Court in China says cryptocurrency ‘not protected by law’ in ruling that could set a precedent for bitcoin lawsuits


  • TECH
  • Monday, 23 Aug 2021

The plaintiff invested US$10,756 to buy tokens endorsed by three friends but the accounts were closed after the central bank reiterated the ban on crypto transactions. Chinese authorities outlawed the mining of cryptocurrencies this year, triggering a wave of migration by miners from China to central Asia and North America. — SCMP

Northern Shandong province’s high court said in public comments that “cryptocurrency is not protected by law” after reviewing a case involving virtual tokens, in a ruling that could set a precedent for other courts in China now that investment and trading in digital assets such as bitcoin is outlawed.

In the case, the plaintiff invested 70,000 yuan (RM45,608) to buy tokens endorsed by three friends in 2017, but the accounts were closed after the People’s Bank of China, the central bank, reiterated the ban on payment institutions supporting cryptocurrency transactions in 2018.

An intermediate court in Shandong’s capital city Jinan ruled in January 2021 that the plaintiff’s fraud allegation was not tenable because the assets did not have any legal status. Jinan city’s intermediate court upheld the ruling when the plaintiff appealed in March, according to the official verdict.

In reviewing the case, the high court of Shandong said in a statement on Sunday that “investing or trading cryptocurrency isn’t protected by law”.

This could deal a further blow to China’s cryptocurrency investment community, where centralised trading and financial payments related to digital currencies have been illegal since 2013.

Authorities outlawed the mining of cryptocurrencies this year, triggering a wave of migration by miners from China to central Asia and North America.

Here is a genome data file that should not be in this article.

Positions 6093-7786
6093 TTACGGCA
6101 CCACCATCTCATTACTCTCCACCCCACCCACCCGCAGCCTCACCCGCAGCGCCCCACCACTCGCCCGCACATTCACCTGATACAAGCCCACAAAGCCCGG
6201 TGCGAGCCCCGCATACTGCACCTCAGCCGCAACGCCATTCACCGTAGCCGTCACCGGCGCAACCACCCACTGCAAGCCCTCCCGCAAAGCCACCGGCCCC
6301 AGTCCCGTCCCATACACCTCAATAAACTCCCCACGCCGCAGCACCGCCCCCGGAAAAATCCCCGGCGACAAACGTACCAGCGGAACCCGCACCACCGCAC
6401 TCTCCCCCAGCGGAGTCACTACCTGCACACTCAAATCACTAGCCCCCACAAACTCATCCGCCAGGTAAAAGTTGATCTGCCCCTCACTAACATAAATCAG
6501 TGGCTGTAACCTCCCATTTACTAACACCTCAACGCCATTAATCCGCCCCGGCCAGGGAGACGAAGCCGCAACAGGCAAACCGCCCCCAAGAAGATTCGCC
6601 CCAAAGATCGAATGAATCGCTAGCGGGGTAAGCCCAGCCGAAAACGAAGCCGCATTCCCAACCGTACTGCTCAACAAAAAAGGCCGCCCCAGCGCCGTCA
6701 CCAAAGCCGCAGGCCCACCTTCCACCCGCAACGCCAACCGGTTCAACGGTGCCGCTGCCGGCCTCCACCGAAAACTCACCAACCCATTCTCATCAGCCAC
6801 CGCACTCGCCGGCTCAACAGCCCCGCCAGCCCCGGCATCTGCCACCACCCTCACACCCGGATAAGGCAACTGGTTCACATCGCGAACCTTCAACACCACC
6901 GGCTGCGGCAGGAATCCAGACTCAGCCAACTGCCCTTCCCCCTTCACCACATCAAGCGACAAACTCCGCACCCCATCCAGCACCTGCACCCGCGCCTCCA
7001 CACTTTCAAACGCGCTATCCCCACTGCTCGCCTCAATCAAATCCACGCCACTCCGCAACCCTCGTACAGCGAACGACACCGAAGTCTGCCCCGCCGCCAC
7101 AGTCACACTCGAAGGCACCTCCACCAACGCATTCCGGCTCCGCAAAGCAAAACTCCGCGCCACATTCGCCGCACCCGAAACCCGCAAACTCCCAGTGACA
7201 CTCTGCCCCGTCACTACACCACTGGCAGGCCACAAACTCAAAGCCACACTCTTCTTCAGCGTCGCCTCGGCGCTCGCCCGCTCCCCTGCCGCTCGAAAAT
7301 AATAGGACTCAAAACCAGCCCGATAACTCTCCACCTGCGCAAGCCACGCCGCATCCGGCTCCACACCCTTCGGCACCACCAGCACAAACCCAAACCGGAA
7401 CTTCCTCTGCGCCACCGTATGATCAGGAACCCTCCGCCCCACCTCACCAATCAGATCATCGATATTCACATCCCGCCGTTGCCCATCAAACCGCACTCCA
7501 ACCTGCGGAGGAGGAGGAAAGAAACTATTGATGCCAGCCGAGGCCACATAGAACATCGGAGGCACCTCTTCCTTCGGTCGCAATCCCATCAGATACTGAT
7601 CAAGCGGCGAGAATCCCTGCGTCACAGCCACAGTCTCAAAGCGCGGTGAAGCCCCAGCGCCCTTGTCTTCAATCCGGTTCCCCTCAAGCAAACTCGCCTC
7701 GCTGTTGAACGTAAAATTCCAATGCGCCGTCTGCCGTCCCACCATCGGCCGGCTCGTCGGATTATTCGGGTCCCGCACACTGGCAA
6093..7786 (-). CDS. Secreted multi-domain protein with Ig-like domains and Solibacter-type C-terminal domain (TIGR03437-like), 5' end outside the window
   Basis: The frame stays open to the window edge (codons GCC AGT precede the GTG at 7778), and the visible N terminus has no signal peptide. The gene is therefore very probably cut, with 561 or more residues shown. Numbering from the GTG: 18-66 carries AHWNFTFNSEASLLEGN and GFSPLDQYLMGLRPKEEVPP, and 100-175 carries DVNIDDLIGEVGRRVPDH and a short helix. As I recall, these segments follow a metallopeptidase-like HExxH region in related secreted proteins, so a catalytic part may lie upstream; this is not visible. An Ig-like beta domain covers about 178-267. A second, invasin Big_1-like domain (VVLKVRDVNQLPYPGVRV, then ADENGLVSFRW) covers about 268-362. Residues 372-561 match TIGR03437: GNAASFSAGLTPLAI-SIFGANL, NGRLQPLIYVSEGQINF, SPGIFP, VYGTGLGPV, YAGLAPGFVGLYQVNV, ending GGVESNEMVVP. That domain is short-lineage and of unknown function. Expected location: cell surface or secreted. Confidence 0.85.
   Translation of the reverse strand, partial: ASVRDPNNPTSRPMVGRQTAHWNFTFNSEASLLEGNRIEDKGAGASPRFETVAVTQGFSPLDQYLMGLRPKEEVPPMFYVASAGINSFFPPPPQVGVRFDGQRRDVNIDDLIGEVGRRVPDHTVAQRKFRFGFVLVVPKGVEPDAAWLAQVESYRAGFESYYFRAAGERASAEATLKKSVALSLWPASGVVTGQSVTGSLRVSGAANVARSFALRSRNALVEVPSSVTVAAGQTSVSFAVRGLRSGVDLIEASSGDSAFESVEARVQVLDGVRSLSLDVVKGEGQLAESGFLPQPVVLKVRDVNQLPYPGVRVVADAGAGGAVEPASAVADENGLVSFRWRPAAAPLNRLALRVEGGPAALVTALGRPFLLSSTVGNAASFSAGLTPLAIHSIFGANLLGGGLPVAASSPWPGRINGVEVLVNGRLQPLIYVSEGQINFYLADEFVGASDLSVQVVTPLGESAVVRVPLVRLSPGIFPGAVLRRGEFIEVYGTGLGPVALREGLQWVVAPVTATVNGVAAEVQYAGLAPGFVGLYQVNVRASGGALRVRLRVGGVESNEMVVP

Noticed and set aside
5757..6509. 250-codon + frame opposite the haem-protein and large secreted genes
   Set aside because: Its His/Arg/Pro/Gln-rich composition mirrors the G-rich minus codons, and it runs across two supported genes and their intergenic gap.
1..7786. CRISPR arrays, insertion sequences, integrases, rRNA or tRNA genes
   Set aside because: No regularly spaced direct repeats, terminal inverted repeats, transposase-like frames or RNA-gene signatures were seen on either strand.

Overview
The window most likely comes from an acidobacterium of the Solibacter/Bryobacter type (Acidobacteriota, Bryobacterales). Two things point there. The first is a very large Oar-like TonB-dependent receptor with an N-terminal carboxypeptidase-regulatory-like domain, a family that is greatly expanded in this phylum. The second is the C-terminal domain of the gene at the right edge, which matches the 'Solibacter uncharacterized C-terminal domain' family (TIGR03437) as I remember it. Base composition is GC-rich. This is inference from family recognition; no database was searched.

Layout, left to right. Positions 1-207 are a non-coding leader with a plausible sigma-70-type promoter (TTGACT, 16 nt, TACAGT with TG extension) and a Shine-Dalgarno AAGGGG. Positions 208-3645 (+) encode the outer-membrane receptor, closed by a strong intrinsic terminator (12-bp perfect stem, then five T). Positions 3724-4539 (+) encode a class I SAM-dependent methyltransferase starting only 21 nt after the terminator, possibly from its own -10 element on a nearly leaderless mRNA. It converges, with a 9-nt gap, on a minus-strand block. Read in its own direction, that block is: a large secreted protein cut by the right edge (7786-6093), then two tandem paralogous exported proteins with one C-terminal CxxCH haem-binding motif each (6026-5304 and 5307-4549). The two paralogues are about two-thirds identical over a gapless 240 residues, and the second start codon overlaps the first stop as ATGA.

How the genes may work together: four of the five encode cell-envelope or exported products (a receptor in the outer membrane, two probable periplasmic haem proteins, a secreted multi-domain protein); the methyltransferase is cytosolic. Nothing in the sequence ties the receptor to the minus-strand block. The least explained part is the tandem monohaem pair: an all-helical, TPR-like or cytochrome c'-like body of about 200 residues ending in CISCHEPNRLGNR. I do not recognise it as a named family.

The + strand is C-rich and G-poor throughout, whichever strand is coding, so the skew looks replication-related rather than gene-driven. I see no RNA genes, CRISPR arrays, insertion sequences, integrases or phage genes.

In a separate case, a prosecutor in Jiangsu’s Zhenjiang city last week reported a case where eight people used bitcoin as a medium to exchange the renminbi with South African rand, which circumvented the restrictions on Chinese citizens exchanging and withdrawing up to US$50,000 (RM211,300) per year in foreign currency.

The bitcoin exchange scheme has been operating since 2019, involving transactions totalling more than 1.4bil yuan (RM912.16mil). The procuratorate recommended that six of those involved be jailed for terms ranging from two to four years, and an investigation into the case continues, according to the prosecutor’s statement.

In another case, a man in Suzhou, Jiangsu province, was sentenced to 16 months prison for theft after he tampered with a meter box to get subsidised electricity for a crypto mining operation at home. He was found to have “stolen” electricity worth more than 26,000 yuan (RM16,940).

In May, the State Council’s Financial Stability and Development Committee, chaired by Vice-Premier Liu He, announced a crackdown on bitcoin mining and trading in the country.

Authorities in major mining hubs, including Xinjiang, Sichuan and Inner Mongolia, have since forced out bitcoin mining farms. – South China Morning Post

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